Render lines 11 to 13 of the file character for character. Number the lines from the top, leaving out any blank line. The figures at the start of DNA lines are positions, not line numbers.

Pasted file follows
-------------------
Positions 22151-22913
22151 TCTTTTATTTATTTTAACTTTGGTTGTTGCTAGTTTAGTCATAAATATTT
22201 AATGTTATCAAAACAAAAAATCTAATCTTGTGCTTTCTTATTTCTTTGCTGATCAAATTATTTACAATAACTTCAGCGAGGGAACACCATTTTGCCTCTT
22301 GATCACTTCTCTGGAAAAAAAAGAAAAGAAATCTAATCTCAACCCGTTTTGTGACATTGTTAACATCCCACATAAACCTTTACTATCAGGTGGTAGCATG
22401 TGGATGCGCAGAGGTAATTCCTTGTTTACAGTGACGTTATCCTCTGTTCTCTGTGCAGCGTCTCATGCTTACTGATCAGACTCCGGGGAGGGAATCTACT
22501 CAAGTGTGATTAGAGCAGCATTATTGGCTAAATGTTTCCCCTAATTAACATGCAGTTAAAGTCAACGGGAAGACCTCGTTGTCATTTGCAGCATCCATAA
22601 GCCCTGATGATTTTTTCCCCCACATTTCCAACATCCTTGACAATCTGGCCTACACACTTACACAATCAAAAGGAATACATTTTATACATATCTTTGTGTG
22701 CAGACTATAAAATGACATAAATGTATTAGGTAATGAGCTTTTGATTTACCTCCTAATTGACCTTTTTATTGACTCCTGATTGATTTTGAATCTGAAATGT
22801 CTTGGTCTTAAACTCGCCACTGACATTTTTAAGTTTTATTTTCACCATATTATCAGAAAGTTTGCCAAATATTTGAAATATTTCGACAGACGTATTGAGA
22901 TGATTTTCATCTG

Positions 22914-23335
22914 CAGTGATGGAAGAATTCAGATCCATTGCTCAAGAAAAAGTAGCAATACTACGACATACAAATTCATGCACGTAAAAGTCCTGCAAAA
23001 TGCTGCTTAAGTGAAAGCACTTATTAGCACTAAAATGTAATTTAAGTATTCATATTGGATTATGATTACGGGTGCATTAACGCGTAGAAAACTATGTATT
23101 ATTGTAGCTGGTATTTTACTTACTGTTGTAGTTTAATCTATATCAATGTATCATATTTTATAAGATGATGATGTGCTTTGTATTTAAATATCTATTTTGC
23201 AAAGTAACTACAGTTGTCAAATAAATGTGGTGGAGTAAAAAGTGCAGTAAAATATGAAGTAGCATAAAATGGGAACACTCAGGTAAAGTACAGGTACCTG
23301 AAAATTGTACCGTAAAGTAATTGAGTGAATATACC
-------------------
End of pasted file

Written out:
Positions 22914-23335
22914 CAGTGATGGAAGAATTCAGATCCATTGCTCAAGAAAAAGTAGCAATACTACGACATACAAATTCATGCACGTAAAAGTCCTGCAAAA
23001 TGCTGCTTAAGTGAAAGCACTTATTAGCACTAAAATGTAATTTAAGTATTCATATTGGATTATGATTACGGGTGCATTAACGCGTAGAAAACTATGTATT